Thursday, February 19, 2015


Column: KU football staff serious about in-state recruiting


— In making his latest stop on a tour of the state, this one Thursday night at Sporting KC’s headquarters, first-year Kansas University football coach David Beaty shared more information with the surprisingly big crowd that shows he’s sincere about wanting more of a Kansas flavor to the roster.

Beaty’s assistants flanked him on the stage and he had each coach introduce himself and identify his recruiting area. Every one of them has a slice of Kansas as part of his recruiting responsibility. It will take more time for the love to come back in the other direction because the past two head coaches didn’t show much respect to the state and because Kansas State coach Bill Snyder has such a long head-start.

This past season, six Kansas State football players were named first- or second-team Associated Press All-Big 12. Five were from Kansas. Three arrived in Manhattan as walk-ons. Receiver Curry Sexton and offensive lineman Cody Whitehair came to K-State from Abilene. Center B.J. Finney is a native of Andale. Defensive lineman Ryan Mueller is from Leawood, linebacker Jonathan Truman from Kechi. Finney, Mueller and Truman were walk-ons out of high school.

The Wildcats have the advantage of selling winning tradition and have more in-state recruits than Kansas in recent years talking up what a great experience they had playing college football in Manhattan. To level that playing field, KU has to work twice as hard. Under the previous two regimes, they didn’t devote nearly as much recruiting manpower as Kansas State to covering the state. Now that Beaty has made every assistant accountable for knowing every potential scholarship and walk-on player in his Kansas area, it’s time to start closing the gap.

KU had made recruiting strides at home during Mark Mangino’s tenure. In the Orange Bowl victory vs. Virginia Tech, running back Brandon McAnderson, offensive linemen Adrian Mayes and Chet Hartley, defensive linemen Caleb Blakesley and John Larson, linebacker Mike Rivera and safeties Darrell Stuckey and Justin Thornton, all Kansas natives, started. Kerry Meier, Jake Sharp and several other Kansans participated.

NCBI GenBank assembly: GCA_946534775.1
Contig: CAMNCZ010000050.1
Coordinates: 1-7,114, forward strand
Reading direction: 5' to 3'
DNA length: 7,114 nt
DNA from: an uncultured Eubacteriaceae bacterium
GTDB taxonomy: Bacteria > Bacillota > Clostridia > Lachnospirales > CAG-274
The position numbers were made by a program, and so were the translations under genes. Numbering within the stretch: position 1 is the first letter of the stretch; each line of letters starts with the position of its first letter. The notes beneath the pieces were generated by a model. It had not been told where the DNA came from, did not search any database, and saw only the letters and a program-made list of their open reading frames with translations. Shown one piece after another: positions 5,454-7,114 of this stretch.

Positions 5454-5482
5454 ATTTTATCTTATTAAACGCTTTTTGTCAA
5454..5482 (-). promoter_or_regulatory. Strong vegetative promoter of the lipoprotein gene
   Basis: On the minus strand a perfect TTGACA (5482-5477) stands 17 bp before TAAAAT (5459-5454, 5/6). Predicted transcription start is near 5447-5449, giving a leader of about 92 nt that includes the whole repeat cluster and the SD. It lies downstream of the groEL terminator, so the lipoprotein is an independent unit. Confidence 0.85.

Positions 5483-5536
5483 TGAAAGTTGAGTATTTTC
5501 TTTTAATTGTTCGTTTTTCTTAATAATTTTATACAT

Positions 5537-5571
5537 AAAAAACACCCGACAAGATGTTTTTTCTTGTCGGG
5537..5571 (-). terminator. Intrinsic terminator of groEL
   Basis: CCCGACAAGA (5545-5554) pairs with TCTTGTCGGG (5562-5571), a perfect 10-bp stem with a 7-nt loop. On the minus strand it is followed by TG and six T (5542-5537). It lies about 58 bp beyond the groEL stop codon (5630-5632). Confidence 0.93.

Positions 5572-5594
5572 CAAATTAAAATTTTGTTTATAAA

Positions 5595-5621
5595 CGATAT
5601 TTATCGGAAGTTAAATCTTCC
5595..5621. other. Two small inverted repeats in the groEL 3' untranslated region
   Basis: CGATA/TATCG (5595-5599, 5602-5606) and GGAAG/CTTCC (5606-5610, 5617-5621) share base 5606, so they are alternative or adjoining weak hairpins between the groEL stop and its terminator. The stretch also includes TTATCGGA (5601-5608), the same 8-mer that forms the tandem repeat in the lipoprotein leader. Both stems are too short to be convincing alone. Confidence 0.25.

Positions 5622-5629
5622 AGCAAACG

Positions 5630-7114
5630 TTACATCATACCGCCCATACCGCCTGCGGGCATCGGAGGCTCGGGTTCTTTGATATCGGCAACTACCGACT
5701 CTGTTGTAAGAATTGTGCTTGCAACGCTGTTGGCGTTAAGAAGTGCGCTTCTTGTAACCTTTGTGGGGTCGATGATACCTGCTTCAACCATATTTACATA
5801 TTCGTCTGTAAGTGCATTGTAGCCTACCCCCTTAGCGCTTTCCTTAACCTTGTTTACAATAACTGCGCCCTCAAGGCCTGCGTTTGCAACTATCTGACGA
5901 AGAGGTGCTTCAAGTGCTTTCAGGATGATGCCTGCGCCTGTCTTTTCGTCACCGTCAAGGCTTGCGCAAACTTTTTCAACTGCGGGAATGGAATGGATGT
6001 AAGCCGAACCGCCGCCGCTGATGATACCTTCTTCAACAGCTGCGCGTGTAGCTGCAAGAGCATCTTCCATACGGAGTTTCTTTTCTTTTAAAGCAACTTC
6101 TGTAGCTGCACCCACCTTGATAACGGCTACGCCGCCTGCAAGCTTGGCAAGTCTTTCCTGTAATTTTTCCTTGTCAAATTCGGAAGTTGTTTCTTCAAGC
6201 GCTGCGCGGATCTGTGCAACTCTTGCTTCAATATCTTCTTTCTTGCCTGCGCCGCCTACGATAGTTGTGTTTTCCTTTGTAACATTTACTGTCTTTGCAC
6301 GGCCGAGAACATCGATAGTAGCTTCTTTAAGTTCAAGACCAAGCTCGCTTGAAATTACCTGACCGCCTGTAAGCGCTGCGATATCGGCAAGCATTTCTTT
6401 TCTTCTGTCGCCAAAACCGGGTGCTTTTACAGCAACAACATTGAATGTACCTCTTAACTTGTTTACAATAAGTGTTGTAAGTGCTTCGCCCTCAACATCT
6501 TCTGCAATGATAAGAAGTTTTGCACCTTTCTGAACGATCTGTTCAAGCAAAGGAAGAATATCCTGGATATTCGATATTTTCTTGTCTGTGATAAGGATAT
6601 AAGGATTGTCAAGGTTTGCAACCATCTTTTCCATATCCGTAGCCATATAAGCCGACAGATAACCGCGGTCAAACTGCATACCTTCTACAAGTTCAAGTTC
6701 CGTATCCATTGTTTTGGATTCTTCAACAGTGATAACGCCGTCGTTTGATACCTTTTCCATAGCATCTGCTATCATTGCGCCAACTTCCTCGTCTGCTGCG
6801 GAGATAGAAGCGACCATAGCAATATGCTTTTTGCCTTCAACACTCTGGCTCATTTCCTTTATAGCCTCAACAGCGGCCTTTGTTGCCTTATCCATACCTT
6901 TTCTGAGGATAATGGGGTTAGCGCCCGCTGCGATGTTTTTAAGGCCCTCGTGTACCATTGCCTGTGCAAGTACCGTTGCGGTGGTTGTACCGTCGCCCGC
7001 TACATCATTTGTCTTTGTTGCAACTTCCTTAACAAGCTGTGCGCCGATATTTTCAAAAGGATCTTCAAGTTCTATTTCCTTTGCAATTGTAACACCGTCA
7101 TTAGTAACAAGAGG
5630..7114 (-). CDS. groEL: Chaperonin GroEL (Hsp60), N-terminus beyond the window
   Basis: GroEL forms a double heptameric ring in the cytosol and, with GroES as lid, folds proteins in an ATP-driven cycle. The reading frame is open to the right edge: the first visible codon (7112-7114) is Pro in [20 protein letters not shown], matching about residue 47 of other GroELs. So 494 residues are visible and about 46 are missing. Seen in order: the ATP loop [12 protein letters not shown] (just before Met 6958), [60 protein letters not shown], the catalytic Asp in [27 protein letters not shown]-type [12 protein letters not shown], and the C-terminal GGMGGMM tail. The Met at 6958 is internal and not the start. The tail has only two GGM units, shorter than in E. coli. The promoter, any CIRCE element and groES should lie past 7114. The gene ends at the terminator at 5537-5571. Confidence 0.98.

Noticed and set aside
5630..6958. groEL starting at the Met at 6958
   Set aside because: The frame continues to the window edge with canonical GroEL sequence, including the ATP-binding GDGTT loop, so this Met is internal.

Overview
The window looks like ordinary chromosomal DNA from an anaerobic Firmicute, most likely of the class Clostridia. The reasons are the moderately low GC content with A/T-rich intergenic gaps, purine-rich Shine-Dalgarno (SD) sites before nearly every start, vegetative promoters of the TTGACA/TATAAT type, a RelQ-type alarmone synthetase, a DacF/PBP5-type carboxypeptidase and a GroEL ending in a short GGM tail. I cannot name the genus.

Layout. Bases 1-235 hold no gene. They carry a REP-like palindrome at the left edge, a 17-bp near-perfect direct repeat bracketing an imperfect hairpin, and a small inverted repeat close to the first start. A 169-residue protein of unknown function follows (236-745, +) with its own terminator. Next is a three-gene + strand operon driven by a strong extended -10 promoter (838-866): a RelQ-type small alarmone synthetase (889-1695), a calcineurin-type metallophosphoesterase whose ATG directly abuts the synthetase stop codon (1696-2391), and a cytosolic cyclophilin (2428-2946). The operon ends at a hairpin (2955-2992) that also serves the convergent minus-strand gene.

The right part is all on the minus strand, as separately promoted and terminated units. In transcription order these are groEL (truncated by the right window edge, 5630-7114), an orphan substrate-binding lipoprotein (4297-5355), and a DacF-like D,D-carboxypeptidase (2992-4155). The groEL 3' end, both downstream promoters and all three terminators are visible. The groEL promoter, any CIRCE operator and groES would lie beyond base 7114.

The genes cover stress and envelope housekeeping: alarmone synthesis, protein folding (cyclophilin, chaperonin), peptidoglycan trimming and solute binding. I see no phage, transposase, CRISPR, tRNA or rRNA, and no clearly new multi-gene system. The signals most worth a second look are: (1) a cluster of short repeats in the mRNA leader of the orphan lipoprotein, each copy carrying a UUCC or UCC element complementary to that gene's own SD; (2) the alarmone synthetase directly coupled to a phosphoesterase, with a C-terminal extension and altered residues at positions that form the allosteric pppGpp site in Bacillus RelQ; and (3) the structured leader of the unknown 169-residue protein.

Beaty and his staff were on board too late to make any in-state headway in the Class of 2015, other than on the important walk-on front, but the desire to do better at home appears genuine this time. Success won’t come quickly or easily, if at all, but the new staff does appear to be putting the right foundation in place.


Jim Erickson 7 years, 2 months ago

I like the HC David Beaty hire more and more every day. Kansas is almost certainly not going to do great things in the next year or two. Nonetheless, the first couple of years can at least begin to build rather than worsen our circumstances as our previous coaches have. His targeting of high school kids (instead of merely JUCO), desire to create a few pipeline states rather than get a random collection of kids from everywhere, his focus on Kansas kids, and his desire to create a solid walk on program are all things that will eventually make a tangible difference. "Winning now" sounds fun, but the reality is that we need a builder and HC David Beaty seems to embrace that.

Joe Ross 7 years, 2 months ago

Trey Dishon of Horton, KS is an avid Jayhawks fan. When it came to considering his future football playing career, he never even heard from Kansas. Bill Snyder snatched him up without hesitation.

Sam Walters 7 years, 2 months ago

I thought I was the only person that noticed that kind of stuff. KSU consistently gets kids on campus that KU coaches aren't even sniffing. I believe Bowen does his in state homework, but I'll have to start seeing it to believe it from the rest of the staff.

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